Updating Your Résumé Might Mean Updating Yourself
It seems like a total no-brainer: you should update your résumé and online profiles when you are job hunting. But there’s more to consider besides just adding your latest position and maybe dropping old or irrelevant ones.
Your résumé can do more heavy-lifting if you use it to showcase your skill set and potential, not simply your past positions. At a time of historically low unemployment, companies are having trouble filling open jobs. Moreover, technologies like automation and artificial intelligence are changing job responsibilities faster than most employers can keep up.
Given this reality, you’ll be a hot prospect if you demonstrate that you’re not only qualified for the job description of today, but have competencies that can be applied to the needs of tomorrow too.
You are more than your past.
These days, many résumés are read by machines looking for keywords before they reach human eyes. That means your résumé needs to work harder to get you past the screeners, both human and machine. Be sure you’re not obscuring your abilities by using jargon or empty language to describe them. Don’t just list past responsibilities; call out your skills by name!
Don’t skip the soft skills.
Most of us focus on hard skills and past accomplishments in our résumés, but soft skills have never been more important than they are right now. In our technology-driven world, as more tasks become automated, hiring companies want to know you possess the skills a robot won’t be able to replicate, like creativity, leadership, emotional intelligence and critical thinking.
Some of this may feel more natural to introduce in a cover letter or LinkedIn profile, but you can definitely weave soft skills into your résumé too. Rather than simply stating, “I am an effective problem-solver,” review your experience section and think about how your soft skills helped you achieve those results.
And look beyond the obvious too. We all have a tendency to underestimate soft skills that come to us naturally or seem like they’d be obvious. For example, an experienced manager may think it’s obvious they know how to motivate people, but it’s not.
Exceptional soft skills aren’t easy for hiring managers to screen for, so this is another opportunity to be proactive and sing your own praises. The key, however, is to back up your claims with concrete results. So, if you’re great at motivating a team, don’t just say it; be ready to share an example.
Revisit your education section.
These days, everyone needs to work at keeping their skills updated, making lifelong learners among the most attractive job candidates out there. If your education stops with a formal degree from an institution of higher learning, you should take a hard look at your résumé and be honest whether it truly matches up with the evolving skills your target jobs require.
On the other hand, if you’ve been actively maintaining your skills and gaining new ones, that definitely enhances your profile. Even if you’re not using all those skills in your current role or the jobs you’re applying for, your résumé should show off your embrace of lifelong learning. Knowledge gained from online courses, bootcamps, books and tutorials counts just as much as anything learned in a formal classroom and demonstrates your commitment to lifelong learning.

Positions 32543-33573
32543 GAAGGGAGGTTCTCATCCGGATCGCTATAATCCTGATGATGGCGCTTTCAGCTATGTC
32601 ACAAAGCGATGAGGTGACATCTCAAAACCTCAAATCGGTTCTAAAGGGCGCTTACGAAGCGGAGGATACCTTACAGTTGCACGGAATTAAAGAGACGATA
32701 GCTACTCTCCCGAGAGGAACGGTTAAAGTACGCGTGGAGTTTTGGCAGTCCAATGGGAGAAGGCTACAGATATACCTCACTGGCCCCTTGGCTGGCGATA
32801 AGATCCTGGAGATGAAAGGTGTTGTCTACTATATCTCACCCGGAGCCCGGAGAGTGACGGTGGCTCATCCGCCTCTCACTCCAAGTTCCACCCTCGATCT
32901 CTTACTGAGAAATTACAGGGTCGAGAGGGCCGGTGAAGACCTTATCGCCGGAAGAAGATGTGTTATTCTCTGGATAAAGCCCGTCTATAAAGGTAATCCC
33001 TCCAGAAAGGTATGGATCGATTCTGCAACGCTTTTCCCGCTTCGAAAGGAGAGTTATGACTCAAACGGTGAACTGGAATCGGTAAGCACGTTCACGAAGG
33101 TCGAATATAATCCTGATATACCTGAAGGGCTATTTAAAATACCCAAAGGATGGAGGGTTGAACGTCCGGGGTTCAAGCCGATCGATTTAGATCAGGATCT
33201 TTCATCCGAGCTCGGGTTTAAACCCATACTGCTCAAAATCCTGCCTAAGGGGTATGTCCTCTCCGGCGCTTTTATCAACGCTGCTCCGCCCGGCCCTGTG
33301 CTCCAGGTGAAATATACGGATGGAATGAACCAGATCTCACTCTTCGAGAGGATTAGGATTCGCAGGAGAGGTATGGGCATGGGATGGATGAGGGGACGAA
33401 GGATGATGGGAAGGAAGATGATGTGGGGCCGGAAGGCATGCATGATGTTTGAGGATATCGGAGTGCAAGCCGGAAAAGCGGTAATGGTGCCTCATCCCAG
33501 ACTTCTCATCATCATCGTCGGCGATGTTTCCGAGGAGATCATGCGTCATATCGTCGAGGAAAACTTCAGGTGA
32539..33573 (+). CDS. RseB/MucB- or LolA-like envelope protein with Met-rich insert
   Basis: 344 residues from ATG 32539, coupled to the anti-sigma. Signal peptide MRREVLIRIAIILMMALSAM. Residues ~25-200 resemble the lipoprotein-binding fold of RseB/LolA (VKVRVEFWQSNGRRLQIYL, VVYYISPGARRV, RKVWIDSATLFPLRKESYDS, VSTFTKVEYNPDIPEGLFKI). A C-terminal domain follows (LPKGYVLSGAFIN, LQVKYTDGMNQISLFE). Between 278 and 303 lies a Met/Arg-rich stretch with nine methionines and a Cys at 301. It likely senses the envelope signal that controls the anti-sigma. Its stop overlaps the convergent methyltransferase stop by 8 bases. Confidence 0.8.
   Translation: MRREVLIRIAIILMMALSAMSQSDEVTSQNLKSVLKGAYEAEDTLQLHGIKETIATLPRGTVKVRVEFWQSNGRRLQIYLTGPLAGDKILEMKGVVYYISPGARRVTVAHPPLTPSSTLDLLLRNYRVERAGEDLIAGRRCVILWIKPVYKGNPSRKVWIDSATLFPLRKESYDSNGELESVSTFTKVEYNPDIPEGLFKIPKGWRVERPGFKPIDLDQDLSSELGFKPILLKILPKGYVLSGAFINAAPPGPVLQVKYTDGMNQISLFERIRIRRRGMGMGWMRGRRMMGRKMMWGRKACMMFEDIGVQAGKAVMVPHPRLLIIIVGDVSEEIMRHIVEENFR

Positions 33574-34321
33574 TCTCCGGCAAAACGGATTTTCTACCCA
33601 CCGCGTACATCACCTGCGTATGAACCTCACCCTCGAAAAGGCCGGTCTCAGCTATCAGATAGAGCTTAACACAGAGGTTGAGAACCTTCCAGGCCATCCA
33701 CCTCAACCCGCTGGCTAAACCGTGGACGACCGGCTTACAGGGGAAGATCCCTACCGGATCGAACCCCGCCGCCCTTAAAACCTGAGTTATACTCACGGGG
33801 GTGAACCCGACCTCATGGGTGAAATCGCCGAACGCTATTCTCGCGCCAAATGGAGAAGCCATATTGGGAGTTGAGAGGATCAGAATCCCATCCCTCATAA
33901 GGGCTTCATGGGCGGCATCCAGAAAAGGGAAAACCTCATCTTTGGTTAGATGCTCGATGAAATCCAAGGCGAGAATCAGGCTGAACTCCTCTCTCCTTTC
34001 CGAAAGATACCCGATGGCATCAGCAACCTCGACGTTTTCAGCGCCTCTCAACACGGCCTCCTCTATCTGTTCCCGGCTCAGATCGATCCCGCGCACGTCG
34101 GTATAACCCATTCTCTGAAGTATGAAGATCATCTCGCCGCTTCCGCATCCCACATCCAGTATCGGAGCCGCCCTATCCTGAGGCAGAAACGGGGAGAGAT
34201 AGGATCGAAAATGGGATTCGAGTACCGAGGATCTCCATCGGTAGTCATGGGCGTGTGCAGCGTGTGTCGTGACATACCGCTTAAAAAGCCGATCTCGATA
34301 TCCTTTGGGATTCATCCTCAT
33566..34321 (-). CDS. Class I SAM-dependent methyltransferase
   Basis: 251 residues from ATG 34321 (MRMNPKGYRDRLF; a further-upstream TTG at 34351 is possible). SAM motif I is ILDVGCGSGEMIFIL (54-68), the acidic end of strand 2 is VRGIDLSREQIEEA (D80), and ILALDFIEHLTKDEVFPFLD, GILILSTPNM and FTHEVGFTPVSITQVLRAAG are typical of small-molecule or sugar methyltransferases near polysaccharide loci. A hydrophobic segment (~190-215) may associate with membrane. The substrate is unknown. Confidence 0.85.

One of the things I look for first when evaluating job candidates is a commitment to learn new things. To me, a track record of consistently working to learn new things is a great predictor of success in a new role. Be sure to include links to projects or portfolios with your skills-based work, regardless of whether you were paid for it.
Every job is different.
Fundamental job functions and desired qualifications may be similar from one company to the next, but you can’t take shortcuts by using a one-size-fits-all résumé. Treat your job hunt like you’d treat the job itself and give it your full care and effort by tailoring your résumé for each opportunity.
The job description is your blueprint for building a résumé that highlights your most relevant skills. When you align your résumé with the employer’s specific requirements and expectations, it shows you understand the role and why you’re the right fit for it.
Poke around the company website, read what’s being said in the media, and then structure your own experience and expertise in a way that makes sense in the same context. Maybe you’re a software engineer who’s been working at a financial services company, but now you’re applying for jobs in very different industries. Look for opportunities to demonstrate how your skills translate.
Honesty is the best policy.
It may be tempting to embellish your résumé by inflating your role on a successful project, listing skills you haven’t yet mastered, or revising your title to sound more impressive. When my company conducted research into the skills gap, 16% of respondents admitted to lying on their résumés or LinkedIn profiles (among men, 24% confessed to lying).
Don’t do it. Just don’t. If you feel you need to fudge the truth to be considered for a job you want, slow down and think about gaining those qualifications for real. There’s no shame in acknowledging the skills you’re lacking or haven’t kept up to date. But you do need to take action to fill the gap, if you’re going to get the job you want and succeed in it.
Résumé-writing isn’t exactly fun. It’s natural to want to crank through the tedium and get to the good stuff: getting hired to do work that’s interesting, challenging, and rewarding. Instead, take the time to develop yourself into the best possible candidate, and then take the time to ensure your résumé is doing the best possible job representing you and your skills.
This article originally appeared on Forbes.com.